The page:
Dino Buzzati: The Tartar Steppe

The Tartar Steppe is not a Great Existentialist Novel, as it’s sometimes billed, but it is an anomaly in Italian literature, owing little to its historical epics or its folklore, nor to the Alberto Moravia strand of literature that came up after it. It’s the story of Giovanni Drogo, whose first assignment as a soldier is a dull fort overlooking a vast, empty desert, beyond which there may be Tartar forces. Very little happens: Drogo misses out on his chances to escape the post, and slides into the robotic monotony of the rest of the soldiers. His career slides by quickly (Buzzati adopts an accelerating time scale like that of Mann’s The Magic Mountain), his dreams die, he is left behind as other officers escape. One day, however, the Tartar forces appear on the horizon en masse…but Drogo dies before anything else happens, and the book ends.

Buzzati is too plainspoken and mundane for the book to stand as an examination into boredom or existence. The situation as presented is not a metaphor for life or existence. It’s just a particularly frustrating and uneventful environment, one among many, that our hero happened to get dumped into. For all its lack of narrative satisfaction, the novel is still funamdentally realistic.

Buzzati’s most impressive tactic is one of narrative drift: Drogo is the center of the novel for its first third, but as he sinks into the routine of fort life, Buzzati starts to bring other soldiers into the foreground and push Drogo back, so that midway through, he is just one among many, no longer the star of his own story, and you forget just what it was that was so special about Drogo that made him the protagonist–if indeed there was anything. When he returns to prominence towards the end, Buzzati has vexed reader identification, because the one thing that had made him special–namely, that he was the star of the book–has been negated.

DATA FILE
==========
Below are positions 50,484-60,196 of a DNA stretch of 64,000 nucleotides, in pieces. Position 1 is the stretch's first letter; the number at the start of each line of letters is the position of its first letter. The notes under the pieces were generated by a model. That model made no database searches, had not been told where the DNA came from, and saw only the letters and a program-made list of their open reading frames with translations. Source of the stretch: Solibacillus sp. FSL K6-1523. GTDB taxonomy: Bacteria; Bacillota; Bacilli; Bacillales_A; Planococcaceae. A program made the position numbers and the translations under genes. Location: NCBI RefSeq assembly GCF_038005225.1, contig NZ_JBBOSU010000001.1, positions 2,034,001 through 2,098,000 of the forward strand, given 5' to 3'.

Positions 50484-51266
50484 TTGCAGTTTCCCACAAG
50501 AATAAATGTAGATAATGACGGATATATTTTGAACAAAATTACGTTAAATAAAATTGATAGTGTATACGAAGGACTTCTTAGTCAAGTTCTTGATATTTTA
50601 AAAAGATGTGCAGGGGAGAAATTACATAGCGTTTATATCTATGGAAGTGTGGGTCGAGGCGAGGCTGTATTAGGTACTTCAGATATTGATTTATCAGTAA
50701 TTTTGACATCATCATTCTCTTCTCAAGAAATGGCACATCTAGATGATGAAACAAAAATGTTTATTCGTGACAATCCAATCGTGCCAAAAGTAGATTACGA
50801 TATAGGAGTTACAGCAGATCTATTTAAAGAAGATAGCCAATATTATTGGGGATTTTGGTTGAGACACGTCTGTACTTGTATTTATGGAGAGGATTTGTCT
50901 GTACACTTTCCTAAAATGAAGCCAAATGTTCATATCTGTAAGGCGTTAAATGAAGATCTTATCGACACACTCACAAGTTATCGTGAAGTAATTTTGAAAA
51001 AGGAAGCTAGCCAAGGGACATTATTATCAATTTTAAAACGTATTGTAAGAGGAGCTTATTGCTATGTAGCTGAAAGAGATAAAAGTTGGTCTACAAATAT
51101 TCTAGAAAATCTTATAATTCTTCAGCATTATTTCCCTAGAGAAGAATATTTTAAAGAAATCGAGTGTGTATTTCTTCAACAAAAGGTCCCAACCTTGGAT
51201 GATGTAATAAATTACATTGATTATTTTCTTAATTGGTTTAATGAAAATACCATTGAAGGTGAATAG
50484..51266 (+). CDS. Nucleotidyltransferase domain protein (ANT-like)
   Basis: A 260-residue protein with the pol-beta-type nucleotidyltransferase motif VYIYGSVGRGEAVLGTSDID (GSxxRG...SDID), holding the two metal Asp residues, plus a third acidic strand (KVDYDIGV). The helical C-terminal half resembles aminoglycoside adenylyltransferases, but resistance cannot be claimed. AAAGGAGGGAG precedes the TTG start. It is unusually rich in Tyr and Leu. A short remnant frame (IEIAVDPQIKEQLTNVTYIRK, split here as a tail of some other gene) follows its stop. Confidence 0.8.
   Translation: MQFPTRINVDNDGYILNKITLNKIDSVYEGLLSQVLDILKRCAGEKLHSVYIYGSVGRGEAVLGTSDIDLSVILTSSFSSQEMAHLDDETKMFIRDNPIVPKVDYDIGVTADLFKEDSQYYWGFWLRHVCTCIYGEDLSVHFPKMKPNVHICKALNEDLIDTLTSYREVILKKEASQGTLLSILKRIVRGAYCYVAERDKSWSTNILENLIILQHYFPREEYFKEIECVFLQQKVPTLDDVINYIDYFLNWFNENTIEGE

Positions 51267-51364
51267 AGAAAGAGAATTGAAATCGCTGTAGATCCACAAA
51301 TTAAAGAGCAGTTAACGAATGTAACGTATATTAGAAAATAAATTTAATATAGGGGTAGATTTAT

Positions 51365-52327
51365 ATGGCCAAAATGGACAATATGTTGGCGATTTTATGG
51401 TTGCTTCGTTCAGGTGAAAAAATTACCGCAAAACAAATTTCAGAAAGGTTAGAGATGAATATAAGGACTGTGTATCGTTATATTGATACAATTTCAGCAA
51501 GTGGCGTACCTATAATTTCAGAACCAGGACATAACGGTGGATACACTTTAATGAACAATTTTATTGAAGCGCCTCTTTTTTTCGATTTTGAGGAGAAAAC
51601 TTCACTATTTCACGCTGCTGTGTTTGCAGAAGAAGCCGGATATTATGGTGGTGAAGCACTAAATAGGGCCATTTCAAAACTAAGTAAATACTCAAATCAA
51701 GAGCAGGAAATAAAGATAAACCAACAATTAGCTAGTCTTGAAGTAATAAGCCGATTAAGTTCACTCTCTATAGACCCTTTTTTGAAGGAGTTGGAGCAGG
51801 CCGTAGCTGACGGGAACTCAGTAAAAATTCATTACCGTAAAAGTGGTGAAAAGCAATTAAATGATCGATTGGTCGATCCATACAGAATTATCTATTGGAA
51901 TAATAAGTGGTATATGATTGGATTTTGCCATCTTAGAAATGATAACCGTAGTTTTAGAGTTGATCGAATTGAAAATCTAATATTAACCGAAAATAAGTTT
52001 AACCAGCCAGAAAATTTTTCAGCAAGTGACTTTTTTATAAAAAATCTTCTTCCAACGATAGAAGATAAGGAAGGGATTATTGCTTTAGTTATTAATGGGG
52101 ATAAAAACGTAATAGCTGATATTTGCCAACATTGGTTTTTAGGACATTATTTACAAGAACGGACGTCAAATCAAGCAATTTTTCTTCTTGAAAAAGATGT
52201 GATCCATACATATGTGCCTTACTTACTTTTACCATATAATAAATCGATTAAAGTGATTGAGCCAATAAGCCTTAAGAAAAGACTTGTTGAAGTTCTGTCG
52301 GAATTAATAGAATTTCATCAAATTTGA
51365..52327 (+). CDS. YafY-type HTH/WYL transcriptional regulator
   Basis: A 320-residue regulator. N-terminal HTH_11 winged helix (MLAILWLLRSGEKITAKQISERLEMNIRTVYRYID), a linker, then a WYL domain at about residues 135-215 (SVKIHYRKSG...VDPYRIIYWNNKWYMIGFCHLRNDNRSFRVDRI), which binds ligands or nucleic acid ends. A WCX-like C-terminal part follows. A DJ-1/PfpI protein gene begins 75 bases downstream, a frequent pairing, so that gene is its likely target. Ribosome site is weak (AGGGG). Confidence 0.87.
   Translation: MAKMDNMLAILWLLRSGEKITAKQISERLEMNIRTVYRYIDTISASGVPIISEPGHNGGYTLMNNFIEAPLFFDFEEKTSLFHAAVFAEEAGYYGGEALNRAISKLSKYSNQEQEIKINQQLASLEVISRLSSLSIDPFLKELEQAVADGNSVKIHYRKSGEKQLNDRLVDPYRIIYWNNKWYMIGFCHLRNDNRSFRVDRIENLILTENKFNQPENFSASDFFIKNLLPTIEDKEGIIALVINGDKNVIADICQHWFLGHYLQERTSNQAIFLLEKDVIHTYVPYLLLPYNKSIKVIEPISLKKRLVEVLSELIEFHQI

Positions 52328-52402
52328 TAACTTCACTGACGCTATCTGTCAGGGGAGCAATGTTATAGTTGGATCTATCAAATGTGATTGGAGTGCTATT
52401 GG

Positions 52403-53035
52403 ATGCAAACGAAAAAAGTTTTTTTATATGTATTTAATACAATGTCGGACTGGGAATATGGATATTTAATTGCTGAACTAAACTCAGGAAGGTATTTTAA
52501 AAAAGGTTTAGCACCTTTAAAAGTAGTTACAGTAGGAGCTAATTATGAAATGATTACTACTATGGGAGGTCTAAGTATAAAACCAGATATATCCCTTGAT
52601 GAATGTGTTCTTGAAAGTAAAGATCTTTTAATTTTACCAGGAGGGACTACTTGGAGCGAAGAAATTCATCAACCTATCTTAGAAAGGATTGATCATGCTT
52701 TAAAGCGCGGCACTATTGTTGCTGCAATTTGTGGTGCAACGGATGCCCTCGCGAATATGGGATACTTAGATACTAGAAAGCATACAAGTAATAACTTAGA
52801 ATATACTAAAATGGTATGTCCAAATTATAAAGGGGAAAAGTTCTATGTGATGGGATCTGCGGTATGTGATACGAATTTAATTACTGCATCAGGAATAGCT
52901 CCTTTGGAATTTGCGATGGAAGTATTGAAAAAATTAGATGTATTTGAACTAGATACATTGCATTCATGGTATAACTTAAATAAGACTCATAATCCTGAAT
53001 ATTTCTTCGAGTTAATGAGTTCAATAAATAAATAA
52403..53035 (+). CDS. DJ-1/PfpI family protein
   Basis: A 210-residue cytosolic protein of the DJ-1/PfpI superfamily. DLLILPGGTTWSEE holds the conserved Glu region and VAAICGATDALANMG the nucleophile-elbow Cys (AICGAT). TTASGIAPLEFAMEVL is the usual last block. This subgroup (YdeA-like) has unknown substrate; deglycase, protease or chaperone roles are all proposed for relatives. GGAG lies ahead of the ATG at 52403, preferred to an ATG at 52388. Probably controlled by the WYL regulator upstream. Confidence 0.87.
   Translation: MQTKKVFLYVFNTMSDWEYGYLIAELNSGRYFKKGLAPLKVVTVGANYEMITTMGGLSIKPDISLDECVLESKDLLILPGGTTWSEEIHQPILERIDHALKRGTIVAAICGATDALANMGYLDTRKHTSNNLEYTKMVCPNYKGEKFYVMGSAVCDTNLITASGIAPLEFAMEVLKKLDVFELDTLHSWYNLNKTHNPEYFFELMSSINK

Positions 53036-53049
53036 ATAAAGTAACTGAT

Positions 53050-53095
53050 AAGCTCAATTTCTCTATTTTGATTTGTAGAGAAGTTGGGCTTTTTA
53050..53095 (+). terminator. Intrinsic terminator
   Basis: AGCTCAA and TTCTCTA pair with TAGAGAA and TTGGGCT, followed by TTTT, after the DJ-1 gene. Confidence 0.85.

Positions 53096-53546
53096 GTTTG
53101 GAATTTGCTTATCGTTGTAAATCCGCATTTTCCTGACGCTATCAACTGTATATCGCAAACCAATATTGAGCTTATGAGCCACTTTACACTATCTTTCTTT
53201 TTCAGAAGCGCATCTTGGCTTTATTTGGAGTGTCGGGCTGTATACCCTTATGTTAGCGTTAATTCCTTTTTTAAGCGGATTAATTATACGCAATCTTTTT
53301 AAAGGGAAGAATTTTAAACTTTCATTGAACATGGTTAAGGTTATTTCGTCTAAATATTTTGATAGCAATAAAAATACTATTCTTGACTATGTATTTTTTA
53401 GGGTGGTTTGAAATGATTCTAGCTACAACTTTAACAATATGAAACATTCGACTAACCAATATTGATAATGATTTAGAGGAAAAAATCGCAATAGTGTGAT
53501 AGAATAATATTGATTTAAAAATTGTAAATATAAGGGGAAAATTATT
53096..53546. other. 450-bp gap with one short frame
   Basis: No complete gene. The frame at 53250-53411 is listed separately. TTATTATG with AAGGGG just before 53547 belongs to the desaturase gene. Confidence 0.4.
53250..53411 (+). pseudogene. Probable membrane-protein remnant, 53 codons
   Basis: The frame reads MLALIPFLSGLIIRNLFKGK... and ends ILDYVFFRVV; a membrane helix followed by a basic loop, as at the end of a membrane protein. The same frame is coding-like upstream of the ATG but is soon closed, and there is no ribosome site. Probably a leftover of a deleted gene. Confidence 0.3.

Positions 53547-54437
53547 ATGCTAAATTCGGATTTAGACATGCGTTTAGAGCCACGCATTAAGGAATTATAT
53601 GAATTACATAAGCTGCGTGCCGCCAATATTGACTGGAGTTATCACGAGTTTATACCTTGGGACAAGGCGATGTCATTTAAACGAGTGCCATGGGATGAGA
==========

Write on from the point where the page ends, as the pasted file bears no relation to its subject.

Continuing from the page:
It’s an odd, modest little book, but nowhere near as perverse as the movie. There are no shortage of narratively damaged movies about miltary life that focus on drudgery or repetition: Beau Travail and The Red and the White are two superior examples, and Godard’s Les Carabiniers has its place as well. But none that I can recall pretend to be anything other than they are. For the 1976 film version (more accurately translated as The Desert of the Tartars, director Valerio Zurlini commandeered an all-star cast: Vittorio Gassman, Philippe Noiret, Jacques Perrin, Fernando Rey, Jean-Louis Trintignant, and Max von Sydow, among others. Not only are they stuck in a movie in which nothing happens, but none of them do anything to distinguish themselves as actors, and many of their roles (Rey and Noiret in particular) are calculatedly negligible. Perrin, as Drogo, gives an especially stiff performance; if I hadn’t seen him in Z, I’d think that he was simply untalented.

It’s not just the actors that are anomalous. Zurlini shoots the film in epic Italian style (think The Leopard and other movies in which things actually happen), with beautiful, expansive shots of mountains and brilliant color. Ennio Morricone contributes a dramatic, suspenseful, and wholly inappropriate score. (Would you ask him to score a Beckett play?) In short, the actors and the film present themselves as though it were a Lampedusa epic and not Buzzati’s novel. Everything is ready for a personal or military conflict that never arrives, and there’s not only the sense of the soldiers’ wasted lives, but of the actors’ wasted talent as well.

I hesitate to pass judgment on the film: I think Zurlini knew what he was doing, but what he came up with is one of the grandest (and most expensive) trompe l’oeil‘s in cinema. But the film is so wrapped up in confounding expectations, where the book is rather clear-cut from the start, that to call it satisfying or unsatisfying on any level seems to miss the point.